Check out more stories from the 2021 Antarctic voyage

Eavesdropping on sperm whales in Antarctica

Whale researchers such as NIWA Marine Mammal Acoustician Dr Giacomo Giorli are eagerly awaiting the return of RV Tangaroa after its five-week Antarctic voyage.

The moorings team is bringing back precious data from long-term underwater listening devices which the researchers are using to search for signs that sperm whales are finally returning in numbers to the Ross Sea.

Sperm whales were targeted by the whaling industry in the 19th and 20th centuries and more than 70 per cent of their population wiped out. Scientists are now trying to establish if the sperm whale population is making a comeback.
Antarctic science onboard NIWA’s RV Tangaroa

Researchers are working their way through a wealth of new Antarctic marine data after RV Tangaroa successfully completed its five week scientific voyage to the Ross Sea. Voyage leader and principal fisheries scientist Dr Richard O’Driscoll outlines the team’s busy research schedule examining biodiversity and ocean dynamics in the world’s largest marine protected area.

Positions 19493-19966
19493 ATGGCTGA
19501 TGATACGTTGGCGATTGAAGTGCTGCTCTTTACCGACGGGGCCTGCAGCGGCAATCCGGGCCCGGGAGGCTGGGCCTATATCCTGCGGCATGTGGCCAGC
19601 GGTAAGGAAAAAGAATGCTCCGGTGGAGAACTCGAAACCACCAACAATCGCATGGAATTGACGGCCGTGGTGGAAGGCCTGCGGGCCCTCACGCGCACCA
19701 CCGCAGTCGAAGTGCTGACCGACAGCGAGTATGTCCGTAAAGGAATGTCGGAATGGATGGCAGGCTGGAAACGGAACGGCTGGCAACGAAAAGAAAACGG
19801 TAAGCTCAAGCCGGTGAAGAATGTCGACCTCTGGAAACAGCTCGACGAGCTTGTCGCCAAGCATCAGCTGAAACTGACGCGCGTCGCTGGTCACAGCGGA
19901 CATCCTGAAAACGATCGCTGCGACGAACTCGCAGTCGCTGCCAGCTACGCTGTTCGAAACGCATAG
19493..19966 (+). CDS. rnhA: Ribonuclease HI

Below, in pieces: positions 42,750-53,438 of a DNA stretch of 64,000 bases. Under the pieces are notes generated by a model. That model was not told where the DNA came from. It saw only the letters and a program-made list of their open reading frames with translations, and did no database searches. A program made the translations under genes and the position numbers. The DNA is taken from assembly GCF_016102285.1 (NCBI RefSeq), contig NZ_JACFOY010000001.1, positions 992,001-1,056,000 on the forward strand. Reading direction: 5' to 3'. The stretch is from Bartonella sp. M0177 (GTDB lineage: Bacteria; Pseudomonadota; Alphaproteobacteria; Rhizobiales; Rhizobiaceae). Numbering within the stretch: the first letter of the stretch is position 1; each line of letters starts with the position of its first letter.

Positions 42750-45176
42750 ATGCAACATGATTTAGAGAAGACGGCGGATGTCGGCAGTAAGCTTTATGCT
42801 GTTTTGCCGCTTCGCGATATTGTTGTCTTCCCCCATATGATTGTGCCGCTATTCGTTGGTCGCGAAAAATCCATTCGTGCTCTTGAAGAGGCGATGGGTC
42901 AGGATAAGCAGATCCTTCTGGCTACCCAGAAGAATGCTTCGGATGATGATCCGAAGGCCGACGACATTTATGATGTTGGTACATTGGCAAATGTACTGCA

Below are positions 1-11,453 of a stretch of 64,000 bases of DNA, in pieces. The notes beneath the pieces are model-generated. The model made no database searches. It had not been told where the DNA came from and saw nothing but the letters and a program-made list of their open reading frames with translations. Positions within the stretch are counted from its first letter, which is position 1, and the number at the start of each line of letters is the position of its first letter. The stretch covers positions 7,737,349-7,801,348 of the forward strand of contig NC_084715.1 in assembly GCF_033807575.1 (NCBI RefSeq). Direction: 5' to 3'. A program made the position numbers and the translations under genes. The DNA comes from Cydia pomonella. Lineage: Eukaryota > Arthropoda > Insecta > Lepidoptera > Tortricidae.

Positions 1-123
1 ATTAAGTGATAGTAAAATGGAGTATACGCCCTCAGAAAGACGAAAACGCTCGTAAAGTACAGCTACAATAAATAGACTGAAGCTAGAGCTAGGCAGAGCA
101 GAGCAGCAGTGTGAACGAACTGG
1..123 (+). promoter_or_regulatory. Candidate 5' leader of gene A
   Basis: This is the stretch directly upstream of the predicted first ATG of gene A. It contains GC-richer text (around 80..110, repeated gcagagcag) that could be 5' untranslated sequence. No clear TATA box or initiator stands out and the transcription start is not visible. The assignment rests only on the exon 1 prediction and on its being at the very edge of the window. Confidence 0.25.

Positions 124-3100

Check out more stories from the 2021 Antarctic voyage

Long-term protection of Otago’s coastal habitats took a step closer to reality after more than 100 marine Significant Ecological Areas (SEA) were identified as part of a research project led by NIWA.
Researchers have developed New Zealand’s most comprehensive online atlas, providing an overview of nearly 600 marine species, to guide management and conservation of the country’s unique seafloor communities.
Scientists from the National Institute of Water and Atmospheric Research (NIWA) have returned from a six-week voyage to Antarctica.